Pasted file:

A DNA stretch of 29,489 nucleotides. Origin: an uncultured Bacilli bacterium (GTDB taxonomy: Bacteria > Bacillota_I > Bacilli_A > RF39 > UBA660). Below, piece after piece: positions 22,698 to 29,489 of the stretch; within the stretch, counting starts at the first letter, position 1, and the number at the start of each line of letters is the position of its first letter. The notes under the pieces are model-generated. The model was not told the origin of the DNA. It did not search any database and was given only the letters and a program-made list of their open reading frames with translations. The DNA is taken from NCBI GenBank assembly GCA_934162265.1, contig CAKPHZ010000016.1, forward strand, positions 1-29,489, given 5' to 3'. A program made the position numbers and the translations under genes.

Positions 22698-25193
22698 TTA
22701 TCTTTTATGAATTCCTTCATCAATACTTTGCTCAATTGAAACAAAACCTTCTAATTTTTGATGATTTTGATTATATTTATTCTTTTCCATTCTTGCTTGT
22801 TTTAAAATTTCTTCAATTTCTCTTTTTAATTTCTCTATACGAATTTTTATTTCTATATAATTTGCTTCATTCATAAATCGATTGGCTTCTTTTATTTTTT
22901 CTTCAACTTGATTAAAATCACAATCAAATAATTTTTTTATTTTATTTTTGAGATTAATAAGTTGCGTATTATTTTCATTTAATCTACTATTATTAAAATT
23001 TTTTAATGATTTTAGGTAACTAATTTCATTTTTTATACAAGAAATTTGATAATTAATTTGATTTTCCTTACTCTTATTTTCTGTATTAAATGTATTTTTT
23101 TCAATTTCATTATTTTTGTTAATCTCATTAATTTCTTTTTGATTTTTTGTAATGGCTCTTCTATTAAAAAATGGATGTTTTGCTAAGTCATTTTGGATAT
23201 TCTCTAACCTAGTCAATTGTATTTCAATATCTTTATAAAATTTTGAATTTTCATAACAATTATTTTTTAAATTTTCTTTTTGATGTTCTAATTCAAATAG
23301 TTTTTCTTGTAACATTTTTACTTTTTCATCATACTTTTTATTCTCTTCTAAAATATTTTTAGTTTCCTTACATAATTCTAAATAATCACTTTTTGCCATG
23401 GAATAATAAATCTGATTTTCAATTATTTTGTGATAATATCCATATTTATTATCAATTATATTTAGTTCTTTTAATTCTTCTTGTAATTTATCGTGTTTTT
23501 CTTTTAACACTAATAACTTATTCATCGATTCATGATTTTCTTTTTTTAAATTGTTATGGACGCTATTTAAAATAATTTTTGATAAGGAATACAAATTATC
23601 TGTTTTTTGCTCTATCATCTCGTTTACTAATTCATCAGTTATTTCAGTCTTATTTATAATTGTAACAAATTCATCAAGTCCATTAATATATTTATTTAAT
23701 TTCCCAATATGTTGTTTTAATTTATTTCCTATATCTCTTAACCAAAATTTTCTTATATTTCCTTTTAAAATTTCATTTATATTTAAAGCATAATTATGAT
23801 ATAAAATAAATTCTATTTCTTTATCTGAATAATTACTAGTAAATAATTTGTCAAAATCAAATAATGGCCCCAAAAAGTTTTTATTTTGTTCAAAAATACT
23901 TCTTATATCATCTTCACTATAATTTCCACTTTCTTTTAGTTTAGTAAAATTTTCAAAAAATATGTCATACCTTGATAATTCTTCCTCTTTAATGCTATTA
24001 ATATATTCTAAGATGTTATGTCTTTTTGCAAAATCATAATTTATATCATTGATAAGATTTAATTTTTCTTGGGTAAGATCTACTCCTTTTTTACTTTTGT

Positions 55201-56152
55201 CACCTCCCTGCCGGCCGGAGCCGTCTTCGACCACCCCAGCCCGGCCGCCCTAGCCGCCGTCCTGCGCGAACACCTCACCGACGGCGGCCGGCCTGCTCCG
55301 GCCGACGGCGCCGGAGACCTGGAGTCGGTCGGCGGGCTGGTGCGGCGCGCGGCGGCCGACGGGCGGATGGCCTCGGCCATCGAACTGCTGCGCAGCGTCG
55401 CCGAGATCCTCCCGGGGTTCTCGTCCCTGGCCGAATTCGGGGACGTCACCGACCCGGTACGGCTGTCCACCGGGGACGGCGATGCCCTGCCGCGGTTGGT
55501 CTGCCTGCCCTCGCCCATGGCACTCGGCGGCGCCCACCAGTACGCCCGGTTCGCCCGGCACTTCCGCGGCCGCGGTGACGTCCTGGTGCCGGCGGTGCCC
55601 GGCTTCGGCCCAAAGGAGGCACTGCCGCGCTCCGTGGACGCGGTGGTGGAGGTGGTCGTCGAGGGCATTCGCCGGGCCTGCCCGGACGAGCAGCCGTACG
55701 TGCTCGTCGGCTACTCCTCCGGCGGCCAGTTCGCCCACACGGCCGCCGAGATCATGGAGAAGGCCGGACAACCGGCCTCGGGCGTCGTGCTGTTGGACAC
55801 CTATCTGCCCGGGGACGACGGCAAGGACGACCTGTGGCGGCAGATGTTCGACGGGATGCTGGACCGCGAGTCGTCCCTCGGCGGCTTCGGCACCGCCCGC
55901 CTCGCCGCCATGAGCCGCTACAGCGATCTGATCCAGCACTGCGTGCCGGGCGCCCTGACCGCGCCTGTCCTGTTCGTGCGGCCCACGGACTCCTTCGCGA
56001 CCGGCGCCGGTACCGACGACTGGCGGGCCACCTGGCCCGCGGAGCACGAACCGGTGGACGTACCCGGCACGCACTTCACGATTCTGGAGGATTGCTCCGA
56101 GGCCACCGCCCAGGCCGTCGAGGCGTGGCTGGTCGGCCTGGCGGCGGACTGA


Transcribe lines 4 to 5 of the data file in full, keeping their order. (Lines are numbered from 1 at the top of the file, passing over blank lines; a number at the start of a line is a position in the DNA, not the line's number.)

22701 TCTTTTATGAATTCCTTCATCAATACTTTGCTCAATTGAAACAAAACCTTCTAATTTTTGATGATTTTGATTATATTTATTCTTTTCCATTCTTGCTTGT
22801 TTTAAAATTTCTTCAATTTCTCTTTTTAATTTCTCTATACGAATTTTTATTTCTATATAATTTGCTTCATTCATAAATCGATTGGCTTCTTTTATTTTTT